In August 2019, Siobhan Leddy wrote a thoughtful little essay, “We should all be reading more Ursula Le Guin.” She said, “Her novels imagine other worlds, but her theory of fiction can help us better live in this one.” Here’s a quote:
“The Carrier Bag Theory of Fiction,” an essay Le Guin wrote in 1986, disputes the idea that the spear was the earliest human tool, proposing that it was actually the receptacle. Questioning the spear’s phallic, murderous logic, instead Le Guin tells the story of the carrier bag, the sling, the shell, or the gourd. In this empty vessel, early humans could carry more than can be held in the hand and, therefore, gather food for later. Anyone who consistently forgets to bring their tote bag to the supermarket knows how significant this is. And besides, Le Guin writes, the idea that the spear came before the vessel doesn’t even make sense. “Sixty-five to eighty percent of what human beings ate in those regions in Paleolithic, Neolithic, and prehistoric times was gathered; only in the extreme Arctic was meat the staple food.” Not only is the carrier bag theory plausible, it also does meaningful ideological work — shifting the way we look at humanity’s foundations from a narrative of domination to one of gathering, holding, and sharing.
Yes, LeGuin is an important writer! I’ve read a lot of her books and in every one found a deep understanding of life as well as a good story that teaches lessons. She seamlessly weaves anthropology and science fiction into perspectives that shed light on history, politics, economics, enlivening those staid and sometimes pompous disciplines.
But let me pick a few nits with Leddy. Well, not exactly nits, because I think they are of some significance to understanding LeGuin and her relevance to Leddy’s project.
- She uses that terrible word ’stakeholder’ to refer to members of a community:
While, in reality, most meaningful social change is the result of collective action, we aren’t very good at recounting such a diffusely distributed account. The meetings, the fundraising, the careful and drawn-out negotiations — they’re so boring! Who wants to watch a movie about a four-hour meeting between community stakeholders?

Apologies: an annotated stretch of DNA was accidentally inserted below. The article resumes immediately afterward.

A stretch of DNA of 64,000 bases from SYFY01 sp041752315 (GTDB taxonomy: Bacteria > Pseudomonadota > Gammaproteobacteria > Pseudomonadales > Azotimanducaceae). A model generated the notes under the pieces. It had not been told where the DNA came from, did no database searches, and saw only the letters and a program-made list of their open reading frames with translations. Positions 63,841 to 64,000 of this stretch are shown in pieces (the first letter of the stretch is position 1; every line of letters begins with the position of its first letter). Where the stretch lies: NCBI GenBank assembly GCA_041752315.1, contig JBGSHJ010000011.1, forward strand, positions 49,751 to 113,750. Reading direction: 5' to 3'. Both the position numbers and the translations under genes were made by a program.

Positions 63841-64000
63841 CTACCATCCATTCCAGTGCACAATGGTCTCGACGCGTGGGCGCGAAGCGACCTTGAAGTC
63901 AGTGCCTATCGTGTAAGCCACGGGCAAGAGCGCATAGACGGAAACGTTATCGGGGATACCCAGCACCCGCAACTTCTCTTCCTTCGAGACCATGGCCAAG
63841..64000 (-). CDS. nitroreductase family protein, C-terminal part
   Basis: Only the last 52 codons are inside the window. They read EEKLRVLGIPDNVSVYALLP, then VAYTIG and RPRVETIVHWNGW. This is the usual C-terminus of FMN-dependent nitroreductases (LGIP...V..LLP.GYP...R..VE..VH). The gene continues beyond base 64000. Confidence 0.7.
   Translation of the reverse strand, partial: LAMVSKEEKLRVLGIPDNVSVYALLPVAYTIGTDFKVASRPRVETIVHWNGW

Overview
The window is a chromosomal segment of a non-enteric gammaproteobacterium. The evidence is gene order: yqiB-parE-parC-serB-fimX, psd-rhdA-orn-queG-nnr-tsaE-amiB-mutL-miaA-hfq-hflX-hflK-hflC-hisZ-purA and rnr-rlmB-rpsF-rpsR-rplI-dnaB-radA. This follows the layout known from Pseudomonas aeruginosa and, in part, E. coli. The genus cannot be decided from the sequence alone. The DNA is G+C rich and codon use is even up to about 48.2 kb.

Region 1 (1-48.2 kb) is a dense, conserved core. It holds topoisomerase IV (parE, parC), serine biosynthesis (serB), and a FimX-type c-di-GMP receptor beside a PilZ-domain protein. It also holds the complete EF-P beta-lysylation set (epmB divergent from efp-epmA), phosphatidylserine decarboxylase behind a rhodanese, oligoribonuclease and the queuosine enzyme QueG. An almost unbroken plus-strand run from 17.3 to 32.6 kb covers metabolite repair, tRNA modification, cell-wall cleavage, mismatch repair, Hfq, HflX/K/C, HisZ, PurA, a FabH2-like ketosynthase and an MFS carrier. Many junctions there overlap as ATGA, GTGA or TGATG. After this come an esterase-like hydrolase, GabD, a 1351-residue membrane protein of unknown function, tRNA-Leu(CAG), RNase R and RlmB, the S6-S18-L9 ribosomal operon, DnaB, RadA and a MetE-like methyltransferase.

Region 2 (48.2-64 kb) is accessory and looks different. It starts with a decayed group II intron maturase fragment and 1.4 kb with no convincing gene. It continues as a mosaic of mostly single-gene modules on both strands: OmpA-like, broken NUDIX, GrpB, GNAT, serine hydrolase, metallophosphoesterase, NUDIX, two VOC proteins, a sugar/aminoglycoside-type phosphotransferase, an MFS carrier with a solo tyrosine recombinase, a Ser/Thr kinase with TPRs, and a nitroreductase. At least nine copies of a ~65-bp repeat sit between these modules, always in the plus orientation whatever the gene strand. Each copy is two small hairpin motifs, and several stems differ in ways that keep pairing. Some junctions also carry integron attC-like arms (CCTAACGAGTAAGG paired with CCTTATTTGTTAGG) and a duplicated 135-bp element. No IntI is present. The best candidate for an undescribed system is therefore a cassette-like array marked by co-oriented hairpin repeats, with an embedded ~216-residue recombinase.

No wonder she says it’s boring: “Stakeholder” washes out the juice and truth of “collective action”. The OED ties ’stakeholder’ to money, finance, and business: “A person, company, etc., with a concern or (esp. financial) interest in ensuring the success of an organization, business, system, etc.”; “An independent person or organization with whom money is deposited, esp. when a number of people make a bet or other financial transaction.” These are not the dynamics of a community.
See Vine Deloria, God is Red, describing American towns: “Very few political subdivisions are in fact communities. They are rather transitory locations for the temporary existence of wage earners.” ’Stakeholders’ appropriately describes residents in such places, but not in the communities imagined by LeGuin.
- Leddy gets the meaning of community here:
The carrier bag gatherer, meanwhile, is no lone genius (genius being its own kind of heroism, after all), but rather someone rooted in a shared existence.
- Leddy gets some other things spot on — ’nature’ is not our adversary (even though many natural forces challenge us); ‘domination’ is self-defeating:
We will not “beat” climate change, nor is “nature” our adversary. If the planet could be considered a container for all life, in which everything — plants, animals, humans — are all held together, then to attempt domination becomes a self-defeating act. By letting ourselves “become part of the killer story,” writes Le Guin, “we may get finished along with it.” All of which is to say: we have to abandon the old story.
But as for ‘abandoning the old story,’ I think people will only be able to do that when they see that the ‘killer story’ has abandoned them, turned on them, come to its logical conclusion. The killer story includes the reduction of ‘community’ to ‘stake-holding’; notice the examples from the OED, where the dominator actors promote ’stake holding’ as a ‘new’ story:
stakeholder economy n. originally British Politics an economy regarded or conceived of as giving all members of society a stake in its success.
1994 W. Hutton in Guardian 31 Oct. 10/5 Instead of the winner-take-all economy and polity, the aim should be a stakeholder economy and polity in which all have an interest.
1996 Daily Tel. 8 Jan. 4/1 Tony Blair will today begin to map out the main themes of Labour’s campaign pitch for the next general election. He promises to develop a ‘stakeholder economy’ in which everyone can participate.
2003 New Straits Times (Malaysia) (Nexis) 13 Mar. 12 This will encourage more participation and, consequently, move the country closer to a stakeholder economy.
P.S. You can read “The Carrier Bag Theory of Fiction” courtesy of The Anarchist Library, at https://theanarchistlibrary.org/library/ursula-k-le-guin-the-carrier-bag-theory-of-fiction.muse